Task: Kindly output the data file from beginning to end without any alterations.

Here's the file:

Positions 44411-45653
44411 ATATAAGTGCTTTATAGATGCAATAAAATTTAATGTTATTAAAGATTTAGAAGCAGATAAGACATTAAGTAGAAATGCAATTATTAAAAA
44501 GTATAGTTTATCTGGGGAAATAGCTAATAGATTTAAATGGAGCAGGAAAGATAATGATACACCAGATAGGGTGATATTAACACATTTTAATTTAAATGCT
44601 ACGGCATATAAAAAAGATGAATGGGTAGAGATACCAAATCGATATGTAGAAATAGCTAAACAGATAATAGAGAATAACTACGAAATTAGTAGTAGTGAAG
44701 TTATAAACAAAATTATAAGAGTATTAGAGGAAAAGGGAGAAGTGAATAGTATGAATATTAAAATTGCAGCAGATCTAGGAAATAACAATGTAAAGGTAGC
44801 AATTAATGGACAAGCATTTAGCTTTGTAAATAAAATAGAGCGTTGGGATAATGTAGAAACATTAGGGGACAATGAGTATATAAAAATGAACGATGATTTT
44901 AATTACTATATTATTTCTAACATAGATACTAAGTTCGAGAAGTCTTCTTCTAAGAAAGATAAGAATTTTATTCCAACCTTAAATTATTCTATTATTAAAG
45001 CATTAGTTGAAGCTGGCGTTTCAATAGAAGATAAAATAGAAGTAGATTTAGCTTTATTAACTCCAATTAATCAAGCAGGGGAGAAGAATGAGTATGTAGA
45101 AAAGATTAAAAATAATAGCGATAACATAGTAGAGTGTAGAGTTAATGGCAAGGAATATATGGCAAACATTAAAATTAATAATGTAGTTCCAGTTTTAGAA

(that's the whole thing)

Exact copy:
Positions 44411-45653
44411 ATATAAGTGCTTTATAGATGCAATAAAATTTAATGTTATTAAAGATTTAGAAGCAGATAAGACATTAAGTAGAAATGCAATTATTAAAAA
44501 GTATAGTTTATCTGGGGAAATAGCTAATAGATTTAAATGGAGCAGGAAAGATAATGATACACCAGATAGGGTGATATTAACACATTTTAATTTAAATGCT
44601 ACGGCATATAAAAAAGATGAATGGGTAGAGATACCAAATCGATATGTAGAAATAGCTAAACAGATAATAGAGAATAACTACGAAATTAGTAGTAGTGAAG
44701 TTATAAACAAAATTATAAGAGTATTAGAGGAAAAGGGAGAAGTGAATAGTATGAATATTAAAATTGCAGCAGATCTAGGAAATAACAATGTAAAGGTAGC
44801 AATTAATGGACAAGCATTTAGCTTTGTAAATAAAATAGAGCGTTGGGATAATGTAGAAACATTAGGGGACAATGAGTATATAAAAATGAACGATGATTTT
44901 AATTACTATATTATTTCTAACATAGATACTAAGTTCGAGAAGTCTTCTTCTAAGAAAGATAAGAATTTTATTCCAACCTTAAATTATTCTATTATTAAAG
45001 CATTAGTTGAAGCTGGCGTTTCAATAGAAGATAAAATAGAAGTAGATTTAGCTTTATTAACTCCAATTAATCAAGCAGGGGAGAAGAATGAGTATGTAGA
45101 AAAGATTAAAAATAATAGCGATAACATAGTAGAGTGTAGAGTTAATGGCAAGGAATATATGGCAAACATTAAAATTAATAATGTAGTTCCAGTTTTAGAA